It can be challenging to find some of the health food greats, such as berries, at a reasonable price and quality during the winter and early spring months. That doesn't mean that there aren't great, health-packed choices available, though, you just might need to expand your palate's horizons.
Lemons: A Health Food Hero
The health power of lemons can't be overstated. Many people pass the lemon up for its sweeter cousin the orange, unless they're craving some lemonade. The truth is that lemon makes a great regular addition to a healthy diet, and here's why.
- Lemons contains high levels of vitamin C, which is a powerful antioxidant, fighting disease-causing free radicals in the body. This strong antioxidant property can decrease the risk of many illnesses, including cancer. Vitamin C also keeps away the dreaded disease scurvy, a debilitating condition that results in anemia and the disruption of collagen formation in the body. Vitamin C also contributes to healthy skin due to its free radical-fighting ability and its contribution to good collagen formation. Vitamin C strengthens the immune system and can help decrease the number of colds a person gets.
- The citric acid in lemons helps maintain proper kidney function and can even decrease the risk of kidney stones.
- Lemons contain a host of other vitamins that help maintain health. These include folic acid, calcium, and magnesium.
Ways to Use Lemons
There are so many ways to include lemons in your daily routine that it would be impossible to list them all here, but we've compiled several easy-to-implement lemon uses for you.
- Squeeze lemon over other fruits, like apple slices, to add flavor and keep them from turning brown too quickly.
- Add to hot tea, along with honey, for a throat-soothing drink if you're under the weather.
- Mix some lemon juice with a bit of olive oil and your favorite spices for a tasty, healthy homemade salad dressing.
- Soak wilted lettuce in a bowl of ice water with the lemon juice in it to make it crispy again.
- Lemon pairs great with fish and other seafood; squeezing some over your broiled fish and then sprinkling on some parsley is delicious.
- Add lemon, along with mint or berries, to a pitcher or water or iced tea. Keep it in the refrigerator and refill your glass from it all day long.
Artichokes: A Forgotten Superfood
Artichokes don't always make it onto the list of superfoods that everyone should be eating to stay healthy, but that's an unfortunate oversight. These vegetables are absolutely stuffed with important nutrients that we all need.
- Fiber is important for good digestion, lowers the risk of heart attack and stroke, and can assist you in losing weight by helping you feel full for a longer period of time after you eat.
- Artichokes contain a high level of magnesium, a nutrient in which most American diets are deficient. Among other tasks, magnesium aids in good digestion, helps provide the body's cells with energy, and is crucial in maintaining good muscle and nerve function.
- Vitamin C, with its immune-boosting, disease-fighting properties (discussed above) is present in high levels in artichokes.
- The USDA found in 2004 that artichokes are among the vegetables with the highest levels of antioxidants, including quercetin (Largest USDA Study Of Food Antioxidants Reveals Best Sources, 2004). These compounds fight free radicals in our bodies, decreasing the risks of many types of diseases, including cancer.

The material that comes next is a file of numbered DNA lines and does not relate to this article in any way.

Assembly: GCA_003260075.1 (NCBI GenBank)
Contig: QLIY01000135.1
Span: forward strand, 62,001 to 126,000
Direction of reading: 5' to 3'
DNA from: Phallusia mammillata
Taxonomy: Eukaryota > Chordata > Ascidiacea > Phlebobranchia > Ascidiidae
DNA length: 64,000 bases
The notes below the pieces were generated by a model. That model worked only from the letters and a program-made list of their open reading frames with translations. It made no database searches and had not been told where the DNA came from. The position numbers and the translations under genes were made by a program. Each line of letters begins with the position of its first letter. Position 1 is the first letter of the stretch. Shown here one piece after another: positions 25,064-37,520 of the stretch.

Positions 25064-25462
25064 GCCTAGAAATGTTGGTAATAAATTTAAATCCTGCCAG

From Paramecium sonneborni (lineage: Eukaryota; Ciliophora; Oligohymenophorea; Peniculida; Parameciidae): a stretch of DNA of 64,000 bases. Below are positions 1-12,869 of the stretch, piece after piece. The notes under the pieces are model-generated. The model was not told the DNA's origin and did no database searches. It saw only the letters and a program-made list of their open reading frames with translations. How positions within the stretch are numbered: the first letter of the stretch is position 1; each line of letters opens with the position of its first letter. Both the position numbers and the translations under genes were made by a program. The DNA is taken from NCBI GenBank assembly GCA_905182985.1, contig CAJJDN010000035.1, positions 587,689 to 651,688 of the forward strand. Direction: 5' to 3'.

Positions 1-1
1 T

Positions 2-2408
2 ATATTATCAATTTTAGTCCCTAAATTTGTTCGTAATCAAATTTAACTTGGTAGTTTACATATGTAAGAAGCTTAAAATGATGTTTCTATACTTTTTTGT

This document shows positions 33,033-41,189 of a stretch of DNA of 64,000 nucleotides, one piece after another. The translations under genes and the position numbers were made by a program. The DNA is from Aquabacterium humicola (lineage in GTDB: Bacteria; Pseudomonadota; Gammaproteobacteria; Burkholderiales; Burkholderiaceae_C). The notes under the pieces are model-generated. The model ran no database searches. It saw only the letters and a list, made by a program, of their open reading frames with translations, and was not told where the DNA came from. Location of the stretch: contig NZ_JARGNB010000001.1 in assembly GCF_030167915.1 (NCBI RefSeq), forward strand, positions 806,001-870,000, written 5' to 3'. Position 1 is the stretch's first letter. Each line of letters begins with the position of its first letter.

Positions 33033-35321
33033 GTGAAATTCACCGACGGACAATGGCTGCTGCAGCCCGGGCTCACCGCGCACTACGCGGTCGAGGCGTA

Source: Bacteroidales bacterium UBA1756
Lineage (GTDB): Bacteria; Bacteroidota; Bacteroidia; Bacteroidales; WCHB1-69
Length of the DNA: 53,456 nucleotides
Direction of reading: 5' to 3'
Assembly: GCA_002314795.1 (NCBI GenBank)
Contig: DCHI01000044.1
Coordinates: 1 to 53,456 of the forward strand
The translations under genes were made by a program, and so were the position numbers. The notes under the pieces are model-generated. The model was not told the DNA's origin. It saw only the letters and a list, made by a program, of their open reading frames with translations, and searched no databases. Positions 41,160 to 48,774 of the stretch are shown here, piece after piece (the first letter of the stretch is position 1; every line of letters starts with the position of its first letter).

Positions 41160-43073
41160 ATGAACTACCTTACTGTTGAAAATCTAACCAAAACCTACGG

Ways to Use Artichokes
Fresh artichokes can be a bit intimidating for people to cook. The outer petals are fibrous and have small thorns on the tips. The inner "heart" of the artichoke is the most tender part that people usually enjoy the most. Artichoke hearts can be purchased already prepared and jarred, but there is likely to be a fairly high sodium level present in these products. Preparing a fresh artichoke isn't as hard as it may seem, and you can take advantage of the nutrients in the petals by preparing them yourself.
- First, cut the thorns off the tips of the artichoke petals with a knife or kitchen scissors. (This step is optional; the thorns will soften during cooking.)
- Cut off the stem and the tip of the artichoke.
- Rinse the artichoke, and pull the petals open a bit.
- Place the whole artichoke in a steamer basket with several inches of water in the pan beneath it.
- Cover, bring to a boil, and then reduce to a simmer.
- Steam until tender.
- Alternatively, you could bake your artichoke. Prepare as above, but wrap the vegetable in foil and bake at 425˚ until a knife slides easily into the thickest part of the artichoke, about 1 hour. You can place seasonings such as salt, garlic, and lemon inside the artichoke petals before baking.
Now that it's cooked, how do you eat the artichoke?
- Peel the petals from the cooked artichoke one by one. Place each petal between your teeth tip-first, and then use your teeth to pull the petal-meat out. You can dip the petals into melted butter with lemon, mayonnaise, balsamic vinegar, or any other desired dip.
- Scoop the heart out of the artichoke, leaving the fibrous "choke," which isn't edible. Enjoy the heart plain or use it in a recipe.
You can see a video of the procedure for eating a fresh artichoke here.
Lemon and Artichoke Tastes Great Together
These two nutritional hard-hitters taste great when combined. For example, try our delicious "Artichoke Oven-Roasted Chicken with Lemons."
- Largest USDA Study Of Food Antioxidants Reveals Best Sources. (2004). Retrieved from Science Daily.
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